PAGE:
4) Self-regulation is oxymoronic.
5) Fraud and near-fraud can rise to attain macroeconomic significance.
6) Excessive complexity is not just anti-competitive, it's dangerous.
7) Go-for-broke incentives will induce traders to go for broke.
8) Illiquidity closely resembles insolvency.
Was the situation of Lehman Brothers, which was allowed to fail in September 2008, really so different from the situation of Bear Stearns, which was saved in March 2008? Blinder answers that it was not. In particular, he states that the situation with Lehman Brothers was not so much worse to justify the widely differing response from the U.S. Federal Reserve Bank.
9) Moral hazard isn't a show-stopper, it's a tradeoff.
10) Economic illiteracy can really hurt.

Selected worksEdit

  • (2014), "What Did We Learn from the Financial Crisis, the Great Recession, and the Pathetic Recovery?" Princeton University Griswold Center for Economic Policy Studies Working Paper No. 243, 22-page paper, November 2014.[1]
  • (2013), After the Music Stopped: The Financial Crisis, the Response, and the Work Ahead, New York: Penguin Press, 24 Jan. 2013. ISBN is 978-1594205309.[26]
  • (2009), "How Many U.S. Jobs Might Be Offshorable," World Economics, April–June 2009, 10(2): 41–78.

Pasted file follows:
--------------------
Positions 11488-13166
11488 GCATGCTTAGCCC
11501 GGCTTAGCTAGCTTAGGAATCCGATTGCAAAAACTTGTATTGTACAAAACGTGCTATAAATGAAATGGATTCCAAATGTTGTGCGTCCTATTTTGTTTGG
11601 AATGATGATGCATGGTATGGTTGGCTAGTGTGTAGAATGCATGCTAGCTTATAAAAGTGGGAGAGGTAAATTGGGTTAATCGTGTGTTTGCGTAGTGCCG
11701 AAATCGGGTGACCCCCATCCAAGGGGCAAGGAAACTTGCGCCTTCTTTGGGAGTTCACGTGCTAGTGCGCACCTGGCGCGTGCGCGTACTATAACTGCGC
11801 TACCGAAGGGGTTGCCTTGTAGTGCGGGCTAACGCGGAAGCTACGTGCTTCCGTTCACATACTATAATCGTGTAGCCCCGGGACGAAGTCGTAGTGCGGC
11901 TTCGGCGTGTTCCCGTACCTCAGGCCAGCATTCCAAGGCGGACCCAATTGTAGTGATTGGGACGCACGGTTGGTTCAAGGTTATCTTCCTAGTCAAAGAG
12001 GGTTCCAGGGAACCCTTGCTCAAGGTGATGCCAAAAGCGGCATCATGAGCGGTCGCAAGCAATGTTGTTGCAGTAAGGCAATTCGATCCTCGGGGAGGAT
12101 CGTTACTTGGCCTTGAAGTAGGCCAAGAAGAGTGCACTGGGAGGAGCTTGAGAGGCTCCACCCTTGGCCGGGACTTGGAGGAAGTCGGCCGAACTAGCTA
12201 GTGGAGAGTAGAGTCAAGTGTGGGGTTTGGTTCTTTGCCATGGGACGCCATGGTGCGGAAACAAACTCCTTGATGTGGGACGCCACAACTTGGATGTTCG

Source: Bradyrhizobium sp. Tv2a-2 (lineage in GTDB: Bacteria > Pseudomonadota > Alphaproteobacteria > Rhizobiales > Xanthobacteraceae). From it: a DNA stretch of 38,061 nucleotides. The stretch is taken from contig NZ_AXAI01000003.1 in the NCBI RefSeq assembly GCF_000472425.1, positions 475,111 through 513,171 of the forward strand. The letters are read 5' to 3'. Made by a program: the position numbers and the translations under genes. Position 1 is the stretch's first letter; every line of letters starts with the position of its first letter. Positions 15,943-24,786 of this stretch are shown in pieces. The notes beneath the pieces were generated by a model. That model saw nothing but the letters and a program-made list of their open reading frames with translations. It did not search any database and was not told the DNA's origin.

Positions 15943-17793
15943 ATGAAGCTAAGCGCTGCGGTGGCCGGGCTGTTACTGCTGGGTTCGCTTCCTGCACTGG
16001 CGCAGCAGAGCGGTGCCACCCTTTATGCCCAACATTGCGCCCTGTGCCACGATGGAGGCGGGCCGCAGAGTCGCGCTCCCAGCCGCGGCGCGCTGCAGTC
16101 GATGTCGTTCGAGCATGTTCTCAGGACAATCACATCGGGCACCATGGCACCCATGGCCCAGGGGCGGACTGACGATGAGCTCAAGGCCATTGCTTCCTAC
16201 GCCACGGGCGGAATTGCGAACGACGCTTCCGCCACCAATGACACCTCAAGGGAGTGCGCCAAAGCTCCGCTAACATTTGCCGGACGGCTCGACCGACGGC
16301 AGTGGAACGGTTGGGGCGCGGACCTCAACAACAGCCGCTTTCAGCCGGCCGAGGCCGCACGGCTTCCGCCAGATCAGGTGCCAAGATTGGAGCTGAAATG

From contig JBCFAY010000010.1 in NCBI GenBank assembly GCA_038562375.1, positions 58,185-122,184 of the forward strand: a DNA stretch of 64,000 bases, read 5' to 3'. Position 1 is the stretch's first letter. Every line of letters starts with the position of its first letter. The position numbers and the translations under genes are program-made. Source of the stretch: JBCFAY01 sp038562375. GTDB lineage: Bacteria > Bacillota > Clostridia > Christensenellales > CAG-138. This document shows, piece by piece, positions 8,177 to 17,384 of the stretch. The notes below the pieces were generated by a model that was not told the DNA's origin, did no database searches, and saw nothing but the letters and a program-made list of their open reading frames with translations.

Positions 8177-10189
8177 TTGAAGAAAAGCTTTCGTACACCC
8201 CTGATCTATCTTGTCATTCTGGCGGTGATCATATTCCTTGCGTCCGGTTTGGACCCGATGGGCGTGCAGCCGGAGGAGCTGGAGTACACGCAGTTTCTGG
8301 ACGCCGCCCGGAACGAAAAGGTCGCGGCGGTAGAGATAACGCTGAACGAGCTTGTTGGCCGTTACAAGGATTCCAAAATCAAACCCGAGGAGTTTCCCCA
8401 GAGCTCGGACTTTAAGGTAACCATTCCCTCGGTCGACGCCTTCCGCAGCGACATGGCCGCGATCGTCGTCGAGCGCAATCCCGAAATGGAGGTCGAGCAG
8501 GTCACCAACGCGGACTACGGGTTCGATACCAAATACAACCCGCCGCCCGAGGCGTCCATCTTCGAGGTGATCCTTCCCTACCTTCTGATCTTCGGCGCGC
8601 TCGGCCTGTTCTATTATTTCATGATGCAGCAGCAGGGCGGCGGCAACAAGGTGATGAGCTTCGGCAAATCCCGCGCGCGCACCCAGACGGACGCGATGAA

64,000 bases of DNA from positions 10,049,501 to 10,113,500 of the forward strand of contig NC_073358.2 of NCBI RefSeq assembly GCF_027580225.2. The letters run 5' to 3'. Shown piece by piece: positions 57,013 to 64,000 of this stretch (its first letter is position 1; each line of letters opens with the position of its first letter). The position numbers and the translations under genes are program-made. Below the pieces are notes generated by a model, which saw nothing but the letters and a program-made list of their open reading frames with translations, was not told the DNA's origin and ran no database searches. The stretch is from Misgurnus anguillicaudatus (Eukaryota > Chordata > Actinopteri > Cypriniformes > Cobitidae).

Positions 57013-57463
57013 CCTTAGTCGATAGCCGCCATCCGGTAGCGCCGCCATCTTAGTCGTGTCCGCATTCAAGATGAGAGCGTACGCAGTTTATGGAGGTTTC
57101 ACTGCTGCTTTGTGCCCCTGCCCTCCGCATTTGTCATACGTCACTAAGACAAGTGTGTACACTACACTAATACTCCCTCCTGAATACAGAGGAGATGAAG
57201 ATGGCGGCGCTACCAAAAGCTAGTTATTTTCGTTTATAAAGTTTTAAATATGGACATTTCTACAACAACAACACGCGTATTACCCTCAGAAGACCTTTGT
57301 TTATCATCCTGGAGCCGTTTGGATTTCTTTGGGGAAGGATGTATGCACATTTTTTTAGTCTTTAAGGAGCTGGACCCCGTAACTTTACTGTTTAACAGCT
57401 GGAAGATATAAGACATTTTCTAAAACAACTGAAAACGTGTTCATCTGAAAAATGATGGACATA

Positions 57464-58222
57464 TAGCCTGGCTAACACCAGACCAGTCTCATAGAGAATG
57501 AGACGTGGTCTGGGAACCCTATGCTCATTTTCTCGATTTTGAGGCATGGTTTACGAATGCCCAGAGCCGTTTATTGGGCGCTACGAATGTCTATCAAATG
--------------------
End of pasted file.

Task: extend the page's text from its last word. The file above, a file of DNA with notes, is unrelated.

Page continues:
• (2009), "Making Monetary Policy by Committee," International Finance, Summer 2009, 12(2): 171–194.
  • (2008), "Do Monetary Policy Committees Need Leaders? A Report on an Experiment," American Economic Review (Papers and Proceedings), May 2008, pp. 224–229.
  • (2006), "Offshoring: The Next Industrial Revolution?" Foreign Affairs", March/April 2006, pp. 113–128. (A longer version with footnotes and references is "Fear of Offshoring," CEPS Working Paper No. 119, December 2005).
  • (2006), "The Case Against the Case Against Discretionary Fiscal Policy," in R. Kopcke, G. Tootell, and R. Triest (eds.), The Macroeconomics of Fiscal Policy, MIT Press, 2006, forthcoming, pp. 25–61.
  • (2004), The Quiet Revolution, Yale University Press
  • (2001, with William Baumol and Edward N. Wolff), Downsizing in America: Reality, Causes, And Consequences, Russell Sage Foundation
  • (2001, with Janet Yellen), The Fabulous Decade: Macroeconomic Lessons from the 1990s, New York: The Century Foundation Press
  • (1998, with E. Canetti, D. Lebow, and J. Rudd), Asking About Prices: A New Approach to Understanding Price Stickiness, Russell Sage Foundation
  • (1998), Central Banking in Theory and Practice, MIT Press
  • (1991), Growing Together: An Alternative Economic Strategy for the 1990s, Whittle
  • (1990, ed.), Paying for Productivity, Brookings
  • (1989), Macroeconomics Under Debate, Harvester-Wheatsheaf
  • (1989), Inventory Theory and Consumer Behavior, Harvester-Wheatsheaf
  • (1987), Hard Heads, Soft Hearts: Tough‑Minded Economics for a Just Society, Addison-Wesley
  • (1983), Economic Opinion, Private Pensions and Public Pensions: Theory and Fact. The University of Michigan
  • (1979, with William Baumol), Economics: Principles and Policy – textbook